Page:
Adam Eran: The real outrage is that private banks receive far more money than any social safety net program would need, but the proposed cuts impact only safety net programs.
David Love: When a white conservative audience cheered presidential candidate and Texas Governor Rick Perry over his execution record at a recent debate, it underscored what is wrong with the death penalty.
James Clark: California taxpayers spend $184 million each year to support a dysfunctional death penalty system that operates like an upscale life without parole: more death row inmates die of illness and old age than they do of execution.
Brian McAfee: The men and the occasional women who participate in the abuse and victimization of children are unconscionable people whether serving as their rapists, pimps or enablers.
James Clark: No one is surprised to learn that California’s death penalty is a broken and dysfunctional system. After all, you don’t have to go far in California to find any government bureaucracy that’s broken or dysfunctional – it’s finding a functional government program that might take a while.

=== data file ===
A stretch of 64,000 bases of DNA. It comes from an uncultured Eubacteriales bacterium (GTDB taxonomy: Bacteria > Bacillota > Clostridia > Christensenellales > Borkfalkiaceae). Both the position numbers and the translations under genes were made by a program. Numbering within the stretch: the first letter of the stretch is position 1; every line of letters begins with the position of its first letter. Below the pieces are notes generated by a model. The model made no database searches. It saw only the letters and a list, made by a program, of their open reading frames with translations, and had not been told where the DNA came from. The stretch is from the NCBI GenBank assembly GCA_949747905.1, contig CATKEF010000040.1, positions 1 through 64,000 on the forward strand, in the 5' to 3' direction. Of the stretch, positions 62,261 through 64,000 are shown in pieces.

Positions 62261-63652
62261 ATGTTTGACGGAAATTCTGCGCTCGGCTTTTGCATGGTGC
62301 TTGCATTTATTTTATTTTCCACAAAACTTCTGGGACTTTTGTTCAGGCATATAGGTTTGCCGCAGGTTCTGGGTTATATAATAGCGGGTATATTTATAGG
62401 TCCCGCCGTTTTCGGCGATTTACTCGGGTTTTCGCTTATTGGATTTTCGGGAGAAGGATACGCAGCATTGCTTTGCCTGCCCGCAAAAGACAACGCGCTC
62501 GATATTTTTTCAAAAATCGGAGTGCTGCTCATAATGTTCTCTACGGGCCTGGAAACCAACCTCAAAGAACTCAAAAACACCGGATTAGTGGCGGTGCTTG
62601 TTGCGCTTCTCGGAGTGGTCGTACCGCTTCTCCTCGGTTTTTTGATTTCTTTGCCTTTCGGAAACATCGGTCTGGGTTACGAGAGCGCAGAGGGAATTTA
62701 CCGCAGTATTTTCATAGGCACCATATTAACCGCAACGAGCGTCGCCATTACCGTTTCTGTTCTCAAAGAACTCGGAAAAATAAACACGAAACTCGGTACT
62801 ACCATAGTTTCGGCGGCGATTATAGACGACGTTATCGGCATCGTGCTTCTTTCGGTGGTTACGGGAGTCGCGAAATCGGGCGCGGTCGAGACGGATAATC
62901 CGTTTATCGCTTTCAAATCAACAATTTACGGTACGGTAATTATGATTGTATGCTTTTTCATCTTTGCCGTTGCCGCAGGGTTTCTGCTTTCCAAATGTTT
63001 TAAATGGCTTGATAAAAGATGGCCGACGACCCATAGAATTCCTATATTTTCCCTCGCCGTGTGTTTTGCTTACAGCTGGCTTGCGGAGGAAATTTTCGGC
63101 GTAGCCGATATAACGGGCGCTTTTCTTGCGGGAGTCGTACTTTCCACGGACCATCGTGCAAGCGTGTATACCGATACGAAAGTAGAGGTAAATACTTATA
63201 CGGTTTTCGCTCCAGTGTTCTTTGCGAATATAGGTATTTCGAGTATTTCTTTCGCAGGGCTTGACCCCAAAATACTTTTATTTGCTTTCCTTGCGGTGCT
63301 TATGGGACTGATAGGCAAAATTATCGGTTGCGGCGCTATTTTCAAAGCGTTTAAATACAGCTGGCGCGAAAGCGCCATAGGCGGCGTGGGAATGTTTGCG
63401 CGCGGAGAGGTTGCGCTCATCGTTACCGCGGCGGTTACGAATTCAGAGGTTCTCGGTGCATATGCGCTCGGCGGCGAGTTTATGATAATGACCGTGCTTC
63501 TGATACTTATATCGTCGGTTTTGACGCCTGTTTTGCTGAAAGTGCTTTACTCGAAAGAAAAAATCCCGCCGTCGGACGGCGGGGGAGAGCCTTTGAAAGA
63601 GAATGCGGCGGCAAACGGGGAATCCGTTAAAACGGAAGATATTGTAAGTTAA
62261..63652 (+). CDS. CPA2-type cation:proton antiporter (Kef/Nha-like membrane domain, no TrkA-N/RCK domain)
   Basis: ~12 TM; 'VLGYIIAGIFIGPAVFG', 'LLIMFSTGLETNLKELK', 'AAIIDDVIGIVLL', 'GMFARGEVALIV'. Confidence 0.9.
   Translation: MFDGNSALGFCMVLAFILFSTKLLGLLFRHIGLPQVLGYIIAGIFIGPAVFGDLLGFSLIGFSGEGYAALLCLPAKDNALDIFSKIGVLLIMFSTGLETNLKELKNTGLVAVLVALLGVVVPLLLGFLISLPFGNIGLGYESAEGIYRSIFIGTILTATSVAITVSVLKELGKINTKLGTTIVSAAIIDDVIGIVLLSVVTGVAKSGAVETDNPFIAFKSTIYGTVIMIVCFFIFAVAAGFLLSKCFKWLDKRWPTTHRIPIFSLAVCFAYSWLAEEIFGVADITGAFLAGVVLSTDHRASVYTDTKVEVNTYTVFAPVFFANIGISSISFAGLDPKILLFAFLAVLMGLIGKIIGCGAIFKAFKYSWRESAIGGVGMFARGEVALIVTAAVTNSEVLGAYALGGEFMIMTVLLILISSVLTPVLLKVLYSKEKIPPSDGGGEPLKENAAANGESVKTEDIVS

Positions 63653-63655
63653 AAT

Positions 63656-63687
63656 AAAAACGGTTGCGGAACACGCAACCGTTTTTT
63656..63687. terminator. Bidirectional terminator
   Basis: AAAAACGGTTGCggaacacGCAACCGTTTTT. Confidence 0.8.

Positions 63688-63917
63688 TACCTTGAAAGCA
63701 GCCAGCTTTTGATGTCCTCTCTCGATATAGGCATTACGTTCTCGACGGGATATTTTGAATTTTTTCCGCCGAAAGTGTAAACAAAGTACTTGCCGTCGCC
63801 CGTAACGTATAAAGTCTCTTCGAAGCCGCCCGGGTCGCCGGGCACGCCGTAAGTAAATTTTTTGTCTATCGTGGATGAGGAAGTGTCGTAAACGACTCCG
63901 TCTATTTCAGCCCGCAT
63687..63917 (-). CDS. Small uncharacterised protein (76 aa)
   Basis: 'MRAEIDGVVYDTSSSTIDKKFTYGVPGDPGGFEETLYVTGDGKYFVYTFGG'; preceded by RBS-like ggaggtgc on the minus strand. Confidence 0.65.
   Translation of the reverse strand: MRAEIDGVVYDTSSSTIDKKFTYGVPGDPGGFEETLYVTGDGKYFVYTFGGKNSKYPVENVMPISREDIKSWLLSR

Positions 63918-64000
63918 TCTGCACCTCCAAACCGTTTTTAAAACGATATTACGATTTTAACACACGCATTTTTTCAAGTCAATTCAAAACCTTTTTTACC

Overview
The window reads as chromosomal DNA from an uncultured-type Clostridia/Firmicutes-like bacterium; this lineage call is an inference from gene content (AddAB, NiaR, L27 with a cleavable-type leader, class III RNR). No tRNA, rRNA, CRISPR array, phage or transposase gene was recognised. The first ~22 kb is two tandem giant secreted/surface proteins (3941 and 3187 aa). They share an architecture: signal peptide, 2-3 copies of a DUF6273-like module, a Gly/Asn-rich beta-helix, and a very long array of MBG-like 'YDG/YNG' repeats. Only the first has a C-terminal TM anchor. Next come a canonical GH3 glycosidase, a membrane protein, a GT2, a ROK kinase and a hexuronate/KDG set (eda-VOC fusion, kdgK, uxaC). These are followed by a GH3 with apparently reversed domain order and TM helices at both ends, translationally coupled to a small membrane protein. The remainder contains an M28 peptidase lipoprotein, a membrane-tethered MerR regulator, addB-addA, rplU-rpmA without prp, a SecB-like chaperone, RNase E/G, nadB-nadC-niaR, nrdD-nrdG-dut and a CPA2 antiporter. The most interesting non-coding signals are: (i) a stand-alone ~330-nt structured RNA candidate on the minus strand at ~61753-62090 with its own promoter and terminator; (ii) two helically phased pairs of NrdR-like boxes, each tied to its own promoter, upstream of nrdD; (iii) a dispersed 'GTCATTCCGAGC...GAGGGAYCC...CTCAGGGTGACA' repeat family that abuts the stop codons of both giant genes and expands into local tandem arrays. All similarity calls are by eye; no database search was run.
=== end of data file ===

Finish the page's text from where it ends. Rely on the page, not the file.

Michele Waslin: As residents who live along the U.S. side of the border have known for years, the border is actually a very safe place, and reports of “spillover” violence from Mexico are unfounded.
Jeff Norman: Now that the FBI is investigating a homicide committed on VA property, federal authorities may also investigate shady land use deals the VA made.
James Clark: Out of more than 900 men and women sentenced to die in California only 13 have ever been executed. Victims’ family members are dragged through decades of appeals and hearings while they wait for an execution that rarely comes.
Brent Budowsky: One of the great sources of outrage in our age is that again and again, crime pays. The victims, from young girls who die while vermin eat their corpse to embezzled investors who lose their money, from tortured prisoners to jobless workers to homeless victims of mortgage fraud, pay the price.
Sherwood Ross: If you want a glimpse into the soul of a nation, visit one of its prisons. California is no exception. It’s typical.
Tom Degan: What is incredible about this very important film is that a few of the perpetrators of this incalculable theft arrogantly sat down with the makers of the film for interviews that are as jaw-dropping as they are outrageous.
Natasha Minsker: It’s time to stop playing the killing game. Let’s use the hundreds of millions of dollars we’ll save to protect some of those essential services now threatened with death. Let’s stop asking people like me to lie to those victim’s family members.
Diane Lefer: Youth in life without parole cases are often acting under the influence of an adult. In nearly 70 percent of California LWOP cases in which the youth was not acting alone, at least one codefendant was an adult.